Suspected extremists abduct 3 non-Muslims in Kenya’s north


“We are still pursuing them in an effort to rescue them alive. We are wondering how they (the attackers) knew the three were on board the bus,” he said.

He said it’s not clear why the bus did not have a police escort, a requirement for commercial transport traveling in Mandera county which has been hard hit by violence from Somalia’s extremists.

Al-Shabab has vowed retribution on Kenya for sending troops to Somalia to fight the rebels. Since 2011 Somalia’s rebels, who are linked to al-Qaida, have launched scores of deadly attacks in Kenya.

The government repeatedly said since 2014 that it is mandatory for public buses traveling through Mandera county to have armed police escorts.

Al-Shabab rebels have often attacked buses and have singled out and killed non-Muslim passengers. In November 2014, 28 non-Muslims were killed in an attack after they were pulled off a Nairobi-bound bus near Mandera.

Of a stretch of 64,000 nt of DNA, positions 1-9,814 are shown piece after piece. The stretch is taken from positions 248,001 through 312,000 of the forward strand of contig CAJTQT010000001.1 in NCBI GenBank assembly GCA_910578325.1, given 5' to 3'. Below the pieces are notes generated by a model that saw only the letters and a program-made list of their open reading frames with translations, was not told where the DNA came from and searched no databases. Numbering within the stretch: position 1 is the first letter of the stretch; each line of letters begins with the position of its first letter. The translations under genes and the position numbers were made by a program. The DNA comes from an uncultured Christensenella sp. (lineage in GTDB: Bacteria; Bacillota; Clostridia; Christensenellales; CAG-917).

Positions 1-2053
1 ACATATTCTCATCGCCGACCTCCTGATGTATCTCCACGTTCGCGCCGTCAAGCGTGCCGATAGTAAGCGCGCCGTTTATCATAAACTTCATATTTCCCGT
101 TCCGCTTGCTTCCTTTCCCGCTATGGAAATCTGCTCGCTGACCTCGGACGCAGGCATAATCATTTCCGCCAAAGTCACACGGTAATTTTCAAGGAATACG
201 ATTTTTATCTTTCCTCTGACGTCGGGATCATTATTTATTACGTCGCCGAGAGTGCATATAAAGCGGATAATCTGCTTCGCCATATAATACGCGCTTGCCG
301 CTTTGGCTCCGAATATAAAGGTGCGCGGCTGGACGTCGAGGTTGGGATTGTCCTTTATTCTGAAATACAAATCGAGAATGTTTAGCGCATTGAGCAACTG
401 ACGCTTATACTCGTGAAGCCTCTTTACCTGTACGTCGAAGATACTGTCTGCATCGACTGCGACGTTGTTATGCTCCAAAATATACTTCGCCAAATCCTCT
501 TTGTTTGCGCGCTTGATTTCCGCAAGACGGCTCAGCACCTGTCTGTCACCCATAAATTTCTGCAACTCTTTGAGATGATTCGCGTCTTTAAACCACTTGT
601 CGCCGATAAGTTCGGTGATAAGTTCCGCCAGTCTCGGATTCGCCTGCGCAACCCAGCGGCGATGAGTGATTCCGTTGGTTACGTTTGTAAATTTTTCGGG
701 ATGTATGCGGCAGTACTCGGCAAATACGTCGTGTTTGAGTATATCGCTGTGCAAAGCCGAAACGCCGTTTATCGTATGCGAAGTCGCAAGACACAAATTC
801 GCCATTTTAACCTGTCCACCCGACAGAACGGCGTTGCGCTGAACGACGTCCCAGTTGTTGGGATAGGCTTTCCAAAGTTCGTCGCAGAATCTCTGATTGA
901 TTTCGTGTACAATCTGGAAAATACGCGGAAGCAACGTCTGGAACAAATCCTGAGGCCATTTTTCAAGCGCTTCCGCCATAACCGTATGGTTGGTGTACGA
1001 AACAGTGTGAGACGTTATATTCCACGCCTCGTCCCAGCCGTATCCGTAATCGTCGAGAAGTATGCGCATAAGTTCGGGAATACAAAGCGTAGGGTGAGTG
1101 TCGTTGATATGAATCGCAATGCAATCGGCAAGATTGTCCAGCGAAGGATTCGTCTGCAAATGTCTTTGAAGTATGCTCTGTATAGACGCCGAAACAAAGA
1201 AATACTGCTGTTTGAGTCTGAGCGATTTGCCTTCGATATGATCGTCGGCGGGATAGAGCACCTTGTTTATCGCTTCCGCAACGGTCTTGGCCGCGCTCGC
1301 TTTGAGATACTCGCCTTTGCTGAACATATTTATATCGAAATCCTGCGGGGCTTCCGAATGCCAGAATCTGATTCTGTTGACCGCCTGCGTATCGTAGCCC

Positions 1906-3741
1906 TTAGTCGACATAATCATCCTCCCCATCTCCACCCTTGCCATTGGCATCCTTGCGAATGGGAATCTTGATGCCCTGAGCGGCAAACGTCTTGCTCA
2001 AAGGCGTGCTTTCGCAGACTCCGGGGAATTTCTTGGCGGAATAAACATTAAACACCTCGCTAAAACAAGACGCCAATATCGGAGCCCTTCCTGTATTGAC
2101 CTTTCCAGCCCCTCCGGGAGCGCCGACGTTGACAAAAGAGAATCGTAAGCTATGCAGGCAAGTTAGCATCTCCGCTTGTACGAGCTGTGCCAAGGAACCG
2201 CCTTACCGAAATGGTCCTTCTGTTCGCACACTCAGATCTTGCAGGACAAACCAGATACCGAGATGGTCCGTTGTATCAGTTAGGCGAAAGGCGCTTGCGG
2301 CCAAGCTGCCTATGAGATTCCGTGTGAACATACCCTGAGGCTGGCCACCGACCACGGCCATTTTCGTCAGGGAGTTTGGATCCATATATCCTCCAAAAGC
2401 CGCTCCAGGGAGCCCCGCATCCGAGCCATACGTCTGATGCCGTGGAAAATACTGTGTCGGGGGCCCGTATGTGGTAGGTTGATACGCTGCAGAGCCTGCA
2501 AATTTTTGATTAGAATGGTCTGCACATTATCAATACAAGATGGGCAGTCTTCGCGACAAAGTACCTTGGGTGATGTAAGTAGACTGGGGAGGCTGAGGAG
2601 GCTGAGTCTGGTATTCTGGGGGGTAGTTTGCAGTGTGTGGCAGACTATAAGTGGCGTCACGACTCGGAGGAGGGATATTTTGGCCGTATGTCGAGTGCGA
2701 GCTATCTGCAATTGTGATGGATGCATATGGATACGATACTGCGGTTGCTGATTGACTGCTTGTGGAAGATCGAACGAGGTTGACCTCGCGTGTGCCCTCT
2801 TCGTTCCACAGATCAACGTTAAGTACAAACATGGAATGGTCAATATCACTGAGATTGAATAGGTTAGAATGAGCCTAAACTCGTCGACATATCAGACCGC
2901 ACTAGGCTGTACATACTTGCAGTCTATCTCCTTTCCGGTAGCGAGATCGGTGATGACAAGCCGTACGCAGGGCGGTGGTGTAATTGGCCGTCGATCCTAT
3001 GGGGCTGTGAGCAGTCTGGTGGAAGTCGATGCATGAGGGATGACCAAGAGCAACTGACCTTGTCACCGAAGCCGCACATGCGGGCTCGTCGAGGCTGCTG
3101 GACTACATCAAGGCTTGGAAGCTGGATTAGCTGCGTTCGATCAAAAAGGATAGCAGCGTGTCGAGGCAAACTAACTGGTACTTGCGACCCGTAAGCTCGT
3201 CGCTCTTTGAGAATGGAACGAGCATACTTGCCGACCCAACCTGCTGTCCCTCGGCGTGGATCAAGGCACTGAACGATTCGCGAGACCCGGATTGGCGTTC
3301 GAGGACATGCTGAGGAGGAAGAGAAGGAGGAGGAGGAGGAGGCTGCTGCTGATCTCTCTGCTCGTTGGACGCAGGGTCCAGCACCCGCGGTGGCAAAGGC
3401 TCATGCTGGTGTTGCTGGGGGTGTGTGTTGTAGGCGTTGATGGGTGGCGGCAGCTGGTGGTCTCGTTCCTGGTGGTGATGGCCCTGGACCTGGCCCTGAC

In December last year al-Shabab killed 11 police officers who were pulled from a bus that was taking them back to duty in Mandera county.

Since December, al-Shabab has increased the frequency of its attacks in five Kenyan counties along the Somali border that have been named as hotspots for extremist violence. They are Lamu, Garissa, Wajir, Tana River and Mandera counties.

In January the extremists overran Manda Bay Airfield in Lamu county, a key military base used by U.S. counterterror forces in Kenya, killing three American Department of Defense personnel and destroying several U.S. aircraft and vehicles.

The frequency of attacks slowed in the months of April, May and June as the coronavirus started spreading in many African towns, including al-Shabab’s base in Somalia. Since July Kenya’s security forces have experienced an increase in their vehicles being hit by roadside bombs.

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